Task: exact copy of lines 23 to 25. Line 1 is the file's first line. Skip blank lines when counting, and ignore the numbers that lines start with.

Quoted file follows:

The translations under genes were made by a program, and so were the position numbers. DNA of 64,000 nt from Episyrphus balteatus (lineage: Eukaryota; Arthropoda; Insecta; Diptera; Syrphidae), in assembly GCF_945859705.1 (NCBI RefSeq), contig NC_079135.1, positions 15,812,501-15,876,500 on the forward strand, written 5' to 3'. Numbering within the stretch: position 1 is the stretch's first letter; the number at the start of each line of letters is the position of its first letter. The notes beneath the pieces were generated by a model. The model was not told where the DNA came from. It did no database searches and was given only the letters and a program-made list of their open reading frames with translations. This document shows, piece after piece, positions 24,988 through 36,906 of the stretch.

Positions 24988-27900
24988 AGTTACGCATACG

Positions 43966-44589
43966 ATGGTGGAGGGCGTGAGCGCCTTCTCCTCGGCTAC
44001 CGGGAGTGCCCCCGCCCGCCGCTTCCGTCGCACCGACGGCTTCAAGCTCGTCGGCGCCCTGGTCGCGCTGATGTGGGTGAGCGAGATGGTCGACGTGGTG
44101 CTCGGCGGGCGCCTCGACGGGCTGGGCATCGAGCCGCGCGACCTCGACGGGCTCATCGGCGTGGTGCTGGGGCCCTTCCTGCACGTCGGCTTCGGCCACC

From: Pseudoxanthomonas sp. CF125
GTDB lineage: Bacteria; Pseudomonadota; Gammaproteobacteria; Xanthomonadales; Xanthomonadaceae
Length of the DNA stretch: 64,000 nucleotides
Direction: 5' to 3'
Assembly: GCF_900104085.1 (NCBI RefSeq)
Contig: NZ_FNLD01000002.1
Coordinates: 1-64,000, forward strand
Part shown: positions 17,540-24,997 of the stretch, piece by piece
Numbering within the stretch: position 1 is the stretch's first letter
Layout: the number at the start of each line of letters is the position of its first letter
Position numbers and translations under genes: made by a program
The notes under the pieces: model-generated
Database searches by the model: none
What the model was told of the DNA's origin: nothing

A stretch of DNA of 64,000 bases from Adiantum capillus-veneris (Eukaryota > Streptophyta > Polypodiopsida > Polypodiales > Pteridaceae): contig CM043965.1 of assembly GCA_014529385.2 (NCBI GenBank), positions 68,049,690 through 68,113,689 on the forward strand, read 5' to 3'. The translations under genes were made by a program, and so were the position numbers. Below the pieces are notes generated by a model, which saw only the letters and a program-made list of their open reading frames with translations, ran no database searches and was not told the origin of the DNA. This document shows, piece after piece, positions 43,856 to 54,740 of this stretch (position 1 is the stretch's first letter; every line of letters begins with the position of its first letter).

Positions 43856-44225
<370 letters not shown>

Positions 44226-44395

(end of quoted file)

Positions 43856-44225
<370 letters not shown>

Positions 44226-44395